What I have learned about respect

What I have learned is that there are different types of respect.

The problem is that in English, we only have one word for it.

That means we grow up thinking respect is a single and exclusionary thing:

  1. Either you respect someone, or you don’t.
  2. Either you are respected, or you aren’t.

In reality, it’s a lot more complex.

This type of thinking leads to a lot of ‘I am better than you’, insider/outsider behaviour:

  1. You’re one of us.
  2. If you’re not with us, you’re against us.
  3. You don’t share my values.

And so on.

There are different degrees and types of trust

I don’t just mean there are different degrees of respect, which there are, there are also different types of respect.

By degree

Respect is not all in/all out.

It’s not instant.

It can come off a low base and grow, or likewise do a Humpty Dumpty. It’s flux.

By type

You can feel respect towards all, without respecting all equally or respecting everything everyone does.

There is what I think of as a deeply human, non-specific, broad spectrum respect. And then there is what I think of as an equally deeply human but more specific individual respect to do with, “what do I make of this person in front of me?”

A lot of conundrums stem from trying to reconcile helpful intuitions (this person is bad for me I should steer away from them, which we should listen to) with respect.

We mix  –

  1. ‘Same as me’, with respect
  2. ‘Like’, with respect
  3. ‘Trust’, with respect.

But a form of respect can exist independent of all of these and it can be useful to release ourselves from the idea of respect as meaning – ‘I like and trust that person because they’re like me.’

We tend to respect people who are the same as us

I was brought up to respect others, so, grateful for that as it gave me a strong base. But as I got older I felt that – no – there were things I could not respect. I had my list. I got very strong on this.

Looking back, I see that I came to respect those who shared my values.

That’s of course because I thought I had good values, the right values, probably secretly on some level I thought I had the best values (honesty, kindness, compassion, love, the will do good, etc.) Most of us do and that is the great irony about the wars that emerge from a clash in values.

I was unable to reconcile the broad-spectrum with the individual.

For example, you can be kind and it can be very tough to be kind, much harder than being cruel, but you also need to know when to draw absolute lines with people (in fact, this is kind).

We tend to reflexively respond to others as they treat us. If someone casts a hurtful insult we want to hurl back something of at least of equal force, better if we’re on our game.

We justify it – ‘but, but s/he started it -‘ but really, it makes us the same as what we dislike.

The S.A.M.E. Same.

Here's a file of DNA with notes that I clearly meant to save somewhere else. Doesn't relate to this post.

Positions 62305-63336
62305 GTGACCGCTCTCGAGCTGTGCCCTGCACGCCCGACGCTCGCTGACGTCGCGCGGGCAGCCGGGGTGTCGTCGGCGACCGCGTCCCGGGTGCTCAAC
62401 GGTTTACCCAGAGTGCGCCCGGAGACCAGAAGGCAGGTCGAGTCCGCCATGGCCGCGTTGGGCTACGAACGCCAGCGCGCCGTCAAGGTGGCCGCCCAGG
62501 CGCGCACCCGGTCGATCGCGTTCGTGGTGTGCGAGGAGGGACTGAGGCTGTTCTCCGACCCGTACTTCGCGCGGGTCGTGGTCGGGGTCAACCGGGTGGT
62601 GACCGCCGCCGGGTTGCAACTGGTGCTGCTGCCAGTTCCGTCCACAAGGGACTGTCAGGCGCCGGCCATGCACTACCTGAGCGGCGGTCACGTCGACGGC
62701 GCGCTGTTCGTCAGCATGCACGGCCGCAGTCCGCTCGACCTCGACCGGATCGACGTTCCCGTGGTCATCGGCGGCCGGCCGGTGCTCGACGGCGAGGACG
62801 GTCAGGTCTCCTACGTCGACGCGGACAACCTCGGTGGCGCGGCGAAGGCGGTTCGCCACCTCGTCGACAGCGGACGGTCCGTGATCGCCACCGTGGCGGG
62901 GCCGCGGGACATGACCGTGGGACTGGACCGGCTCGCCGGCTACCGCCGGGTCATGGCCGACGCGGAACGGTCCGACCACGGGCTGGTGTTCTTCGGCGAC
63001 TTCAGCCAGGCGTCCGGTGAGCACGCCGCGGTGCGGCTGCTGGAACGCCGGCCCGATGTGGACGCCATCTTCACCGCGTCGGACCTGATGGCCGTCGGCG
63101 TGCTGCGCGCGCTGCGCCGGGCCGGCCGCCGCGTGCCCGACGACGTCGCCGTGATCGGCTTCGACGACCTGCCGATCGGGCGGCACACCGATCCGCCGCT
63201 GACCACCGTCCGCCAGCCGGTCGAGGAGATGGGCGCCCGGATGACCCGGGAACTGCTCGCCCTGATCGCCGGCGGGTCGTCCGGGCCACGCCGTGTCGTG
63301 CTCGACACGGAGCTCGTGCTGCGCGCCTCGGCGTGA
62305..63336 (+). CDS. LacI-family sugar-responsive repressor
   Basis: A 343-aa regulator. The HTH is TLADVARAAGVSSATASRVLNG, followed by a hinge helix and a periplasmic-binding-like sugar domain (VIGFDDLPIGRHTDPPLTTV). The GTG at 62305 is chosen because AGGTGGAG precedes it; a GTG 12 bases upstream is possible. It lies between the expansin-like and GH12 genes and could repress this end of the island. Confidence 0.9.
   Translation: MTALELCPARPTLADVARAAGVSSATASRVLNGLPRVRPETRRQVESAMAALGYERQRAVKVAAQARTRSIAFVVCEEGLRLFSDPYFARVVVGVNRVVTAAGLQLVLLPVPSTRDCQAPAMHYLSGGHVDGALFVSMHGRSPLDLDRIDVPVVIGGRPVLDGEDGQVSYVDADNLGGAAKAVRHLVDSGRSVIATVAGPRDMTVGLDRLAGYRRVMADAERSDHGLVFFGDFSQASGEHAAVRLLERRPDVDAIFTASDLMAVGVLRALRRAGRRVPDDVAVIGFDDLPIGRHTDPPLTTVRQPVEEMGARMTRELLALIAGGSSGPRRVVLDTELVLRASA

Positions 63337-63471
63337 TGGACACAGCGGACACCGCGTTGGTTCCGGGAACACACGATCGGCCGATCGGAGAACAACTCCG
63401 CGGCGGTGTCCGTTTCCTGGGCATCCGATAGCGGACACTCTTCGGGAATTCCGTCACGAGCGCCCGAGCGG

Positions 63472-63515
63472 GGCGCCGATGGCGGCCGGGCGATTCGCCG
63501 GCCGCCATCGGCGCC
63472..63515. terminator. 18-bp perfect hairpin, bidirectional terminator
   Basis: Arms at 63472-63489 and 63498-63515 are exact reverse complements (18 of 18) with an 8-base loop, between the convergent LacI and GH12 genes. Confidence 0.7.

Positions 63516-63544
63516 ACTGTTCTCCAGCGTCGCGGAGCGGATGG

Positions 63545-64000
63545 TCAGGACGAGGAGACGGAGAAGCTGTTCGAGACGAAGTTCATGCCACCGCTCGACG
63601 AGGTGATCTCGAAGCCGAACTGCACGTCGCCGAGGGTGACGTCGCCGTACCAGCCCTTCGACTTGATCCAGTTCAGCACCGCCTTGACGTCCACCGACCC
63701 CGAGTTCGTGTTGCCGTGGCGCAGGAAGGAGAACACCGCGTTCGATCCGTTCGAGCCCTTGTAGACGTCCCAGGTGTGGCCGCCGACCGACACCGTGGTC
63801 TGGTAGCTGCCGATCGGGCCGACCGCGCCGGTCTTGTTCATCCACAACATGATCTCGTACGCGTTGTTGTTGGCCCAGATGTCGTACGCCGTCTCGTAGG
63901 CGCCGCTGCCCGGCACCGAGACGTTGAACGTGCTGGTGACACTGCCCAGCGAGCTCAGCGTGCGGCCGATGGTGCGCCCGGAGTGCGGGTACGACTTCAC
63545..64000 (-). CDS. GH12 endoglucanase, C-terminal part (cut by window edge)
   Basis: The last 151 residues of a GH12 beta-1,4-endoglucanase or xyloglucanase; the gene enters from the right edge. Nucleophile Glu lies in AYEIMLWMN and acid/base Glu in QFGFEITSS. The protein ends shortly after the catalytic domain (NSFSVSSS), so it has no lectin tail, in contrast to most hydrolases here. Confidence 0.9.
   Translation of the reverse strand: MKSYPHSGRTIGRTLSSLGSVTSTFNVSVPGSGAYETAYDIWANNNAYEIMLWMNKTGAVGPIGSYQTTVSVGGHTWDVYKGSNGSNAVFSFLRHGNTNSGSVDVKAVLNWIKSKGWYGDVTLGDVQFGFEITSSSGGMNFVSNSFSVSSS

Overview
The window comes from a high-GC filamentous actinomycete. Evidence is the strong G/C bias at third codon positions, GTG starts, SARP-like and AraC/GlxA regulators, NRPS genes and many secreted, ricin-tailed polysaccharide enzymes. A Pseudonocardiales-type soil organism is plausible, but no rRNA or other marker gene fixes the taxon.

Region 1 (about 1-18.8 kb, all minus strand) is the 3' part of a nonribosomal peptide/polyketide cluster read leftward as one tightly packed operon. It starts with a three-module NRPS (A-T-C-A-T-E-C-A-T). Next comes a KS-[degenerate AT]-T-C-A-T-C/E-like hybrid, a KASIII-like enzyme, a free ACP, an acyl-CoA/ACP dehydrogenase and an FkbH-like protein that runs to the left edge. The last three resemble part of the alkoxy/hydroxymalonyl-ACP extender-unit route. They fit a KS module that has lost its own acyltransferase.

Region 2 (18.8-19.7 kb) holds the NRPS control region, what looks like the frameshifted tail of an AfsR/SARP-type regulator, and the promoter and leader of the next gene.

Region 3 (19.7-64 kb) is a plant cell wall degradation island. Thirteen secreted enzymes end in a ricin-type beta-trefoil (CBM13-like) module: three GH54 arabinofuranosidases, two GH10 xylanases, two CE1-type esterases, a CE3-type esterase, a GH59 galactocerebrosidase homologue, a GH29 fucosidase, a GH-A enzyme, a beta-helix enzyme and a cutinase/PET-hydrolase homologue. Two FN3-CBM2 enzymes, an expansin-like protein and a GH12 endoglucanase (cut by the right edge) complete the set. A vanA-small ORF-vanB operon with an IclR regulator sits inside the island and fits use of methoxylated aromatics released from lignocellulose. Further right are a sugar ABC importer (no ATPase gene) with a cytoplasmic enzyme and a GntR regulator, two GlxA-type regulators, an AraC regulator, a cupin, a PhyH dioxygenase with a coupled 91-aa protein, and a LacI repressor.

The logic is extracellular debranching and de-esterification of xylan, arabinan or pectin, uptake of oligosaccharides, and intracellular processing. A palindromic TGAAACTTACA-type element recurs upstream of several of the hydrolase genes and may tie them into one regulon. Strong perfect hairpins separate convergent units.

You may bite your tongue. You may realise that calling him a thickhead to your big arse accomplishes little. But you also may decide that you don’t want people in your life who exercise power by using insults to put others down.

You remain kind, but merciless about who you let in.

Similarly, respect.

You don’t have to have the same amount or kind of respect, you simply don’t, but extending a form of respect is important.

Could you respect a person who operates as above?

Yes. In that you are respectful towards them while recognising they are a poor role model. An uninspiring leader. Not someone you may want to be like, which is beside the point.

Broad spectrum respect

I want to talk about the general, deeply human respect.

Extend it.

Regardless of if you like or have individualised respect for a person. You can separate ‘the thing’, from ‘the person’. There are things you don’t like, that you don’t agree with, that you may not do yourself. That is not what I am talking about.

This issue comes up a lot in philosophies and spiritual practices.

I remember learning about Tonglen meditation from Pema Chodron many years ago. In this practice, you extend an emotion towards someone you care about, for example, love for a sick friend; breathing in their pain, breathing out an emotion you want for them, like joy. From there you extend the practice to those you don’t know and then, here’s the rub, someone you actively dislike.

Have you ever tried to breath in the pain of someone you actively dislike and send them love?

It’s hard!

Sometimes, it’s impossible.

But it’s a good exercise because it shows that in reality, we really just want things on our own terms, regardless of the impact on others.

‘But’, you say, ‘there is a good reason why I did XYZ.”

There always is.

We are excellent at rationalising that what we do, regardless of who we are, is justified.

‘But, I truly have a good reason.’ (We add. And if we don’t say it, we think it.)

We confuse ‘like’ with ‘respect’

Like and respect are not synonymous.

Respecting people, even if you don’t like them, is important. Though if they want to hurt you, run a mile.

Like, I have learned, is less important.

Spend time with people you like, you only have one life. But life doesn’t rise and fall on like. And you can like someone but not really respect them, and that’s worse. Respect is far more important. Over time, if you don’t respect someone, it eats like.

Fill your life for those for whom you have both broad spectrum and individual respect, that’s the best combination.

And be that person. Be a person that others respect by being trustworthy and honourable and person-enough to live by what you think is right without being a dogged ideologist who needs others to mirror you.

Having said all this, there will be people who you find so intolerable that you find it hard to dig up even broad-spectrum respect.

The outliners people point to during just this sort of a discussion – the Hitler’s and Pol Pots in various forms in political, corporate or personal life.

That’s understandable.